I use doc strings, but I have not tried to make them with sphinx or restructured or latex. I work in a large code base that uses Doxygen, but I honestly don't put much effort into using the features of the tool in my comments, although I do occasionally poke at the Doxygen documentation to see if there is something I am missing. I have worked with form-like coding styles before, but I am not actually sold that the paperwork brings value. The important thing to go for in your comments is the same as what you go for in your design and in your implementation, and that is understanding. What does each word in each comment add to the understanding. I don't want valueless filler words like Name, Parameter, Return...I mean, I do, but only grudgingly because I want people to tell me up front what their interface is. I see all those filler words as paperwork I am willing to tolerate. I think it is a trap for people to feel like great comments make good code. They help, but often, if I feel I must comment, one of two things is happening: it is an interface or it is a design flaw. If I have to comment something that isn't an interface it probably means my design was not very clear or that my implementation is getting cluttered because I am too lazy to figure out how to make each function do one thing. I will probably come clean that up if I am ever in here again.

Without seeing your code I can't give very much advice on how to make it high quality, but it might help to think about how you define "software quality." I define it as "how easy the code is to change." This depends on the types of change the code is likely to need, which implies that evaluating your code for quality really must include some anticipation for what is likely to be needed. Counter-intuitively, actually making your code easier to change often involves not trying to implement anything that is not required right now. Even so, I often will implement some things at the slightest provocation, especially in Python. For example, implementing the str method is a great idea; making your object hash-able by implementing eq, ne and hash is even cooler, as that allows you to use your object as a key in a dictionary or a member of a set.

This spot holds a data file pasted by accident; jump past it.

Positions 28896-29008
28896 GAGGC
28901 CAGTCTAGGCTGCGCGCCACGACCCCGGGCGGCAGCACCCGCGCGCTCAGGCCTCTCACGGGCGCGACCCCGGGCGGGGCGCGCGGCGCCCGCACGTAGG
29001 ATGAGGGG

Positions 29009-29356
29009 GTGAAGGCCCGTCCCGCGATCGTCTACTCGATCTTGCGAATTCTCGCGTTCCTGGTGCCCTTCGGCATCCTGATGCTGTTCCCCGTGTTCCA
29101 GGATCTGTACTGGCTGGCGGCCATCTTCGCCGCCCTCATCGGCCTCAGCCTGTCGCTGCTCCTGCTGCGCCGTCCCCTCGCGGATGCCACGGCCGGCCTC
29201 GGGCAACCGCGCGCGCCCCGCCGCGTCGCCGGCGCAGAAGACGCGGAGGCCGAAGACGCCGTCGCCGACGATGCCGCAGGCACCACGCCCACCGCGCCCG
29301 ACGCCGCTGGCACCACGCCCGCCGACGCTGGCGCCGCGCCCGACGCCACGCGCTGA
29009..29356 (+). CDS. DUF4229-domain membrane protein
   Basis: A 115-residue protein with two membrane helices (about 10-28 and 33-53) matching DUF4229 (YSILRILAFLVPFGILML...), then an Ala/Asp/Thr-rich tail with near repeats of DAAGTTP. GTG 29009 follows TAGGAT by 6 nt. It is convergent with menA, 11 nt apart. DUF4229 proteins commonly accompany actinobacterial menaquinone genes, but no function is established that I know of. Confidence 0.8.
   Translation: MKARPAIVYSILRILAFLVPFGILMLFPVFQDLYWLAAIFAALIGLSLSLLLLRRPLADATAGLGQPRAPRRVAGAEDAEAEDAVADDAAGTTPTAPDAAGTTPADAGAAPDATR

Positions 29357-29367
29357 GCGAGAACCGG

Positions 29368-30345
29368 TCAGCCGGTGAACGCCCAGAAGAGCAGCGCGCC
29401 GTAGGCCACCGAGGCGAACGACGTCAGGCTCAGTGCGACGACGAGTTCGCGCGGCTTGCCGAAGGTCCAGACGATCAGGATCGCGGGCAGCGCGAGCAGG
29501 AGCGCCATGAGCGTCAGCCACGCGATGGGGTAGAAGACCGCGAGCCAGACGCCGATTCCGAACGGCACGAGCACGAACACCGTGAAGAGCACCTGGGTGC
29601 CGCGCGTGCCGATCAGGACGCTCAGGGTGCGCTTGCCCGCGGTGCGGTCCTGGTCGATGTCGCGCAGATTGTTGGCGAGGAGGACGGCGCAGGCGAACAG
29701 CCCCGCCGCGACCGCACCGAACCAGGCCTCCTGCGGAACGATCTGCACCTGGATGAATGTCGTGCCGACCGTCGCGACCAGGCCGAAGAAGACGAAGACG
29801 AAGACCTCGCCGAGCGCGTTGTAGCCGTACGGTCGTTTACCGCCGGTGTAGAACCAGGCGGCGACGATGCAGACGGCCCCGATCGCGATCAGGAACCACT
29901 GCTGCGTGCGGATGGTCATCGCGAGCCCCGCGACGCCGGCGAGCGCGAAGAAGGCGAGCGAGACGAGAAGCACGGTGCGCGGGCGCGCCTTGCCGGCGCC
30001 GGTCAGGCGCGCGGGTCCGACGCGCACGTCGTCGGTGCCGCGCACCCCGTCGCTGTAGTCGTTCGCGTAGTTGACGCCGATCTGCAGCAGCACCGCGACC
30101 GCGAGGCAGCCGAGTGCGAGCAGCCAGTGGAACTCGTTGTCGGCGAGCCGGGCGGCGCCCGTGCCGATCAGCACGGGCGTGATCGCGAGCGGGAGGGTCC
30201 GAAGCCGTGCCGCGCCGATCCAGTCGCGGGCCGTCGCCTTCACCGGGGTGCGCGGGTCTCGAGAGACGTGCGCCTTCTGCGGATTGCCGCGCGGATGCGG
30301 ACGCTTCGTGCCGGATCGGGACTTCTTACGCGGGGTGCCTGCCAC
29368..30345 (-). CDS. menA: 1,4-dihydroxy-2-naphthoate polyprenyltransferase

One other (somewhat random) item of advice would be to be wary of object oriented thinking. There is so much good about it, but there are some pitfalls. For example, don't make functions like get_thing(self). It is way better to have an attribute for that, and if you need to do extra work you can make a @property getter setter, and this will still leave the caller with a simple attribute access, which is way cleaner. I find that people who just learned some object oriented ideas tend to see making lots of get and set methods as a good thing to do, but I prefer to drive state completely out of the design, if I can, and all these get and set methods imply a state to the object.


There is great answer by @ChipJust in the comments, so I'll resort to list:

  • commenting is great, but there might be issues with code structure once you need that much of comment

  • generally, you would want a detiled docstring in any of yoir module entry points, eg documenting your API that you expose to others, but not necessarily entire code

  • what role does unit-testing play in your organisation? you cannot fight for quality with docstrings only, tests are quite instrumental too. tests also make it obvious when they fail, docstrings die or are being missed/outdated silently.

  • Yes, I agree with you about unit testing. I am doing test-driven-development (makes a lot of sense since the code is highly mathematical and I have a reference implementation in Excel) so I have many unit tests. They are not widely used by others in my team. – moink Jun 24 '18 at 17:25

Your Answer

By clicking “Post Your Answer”, you agree to our terms of service, privacy policy and cookie policy

Not the answer you're looking for? Browse other questions tagged or ask your own question.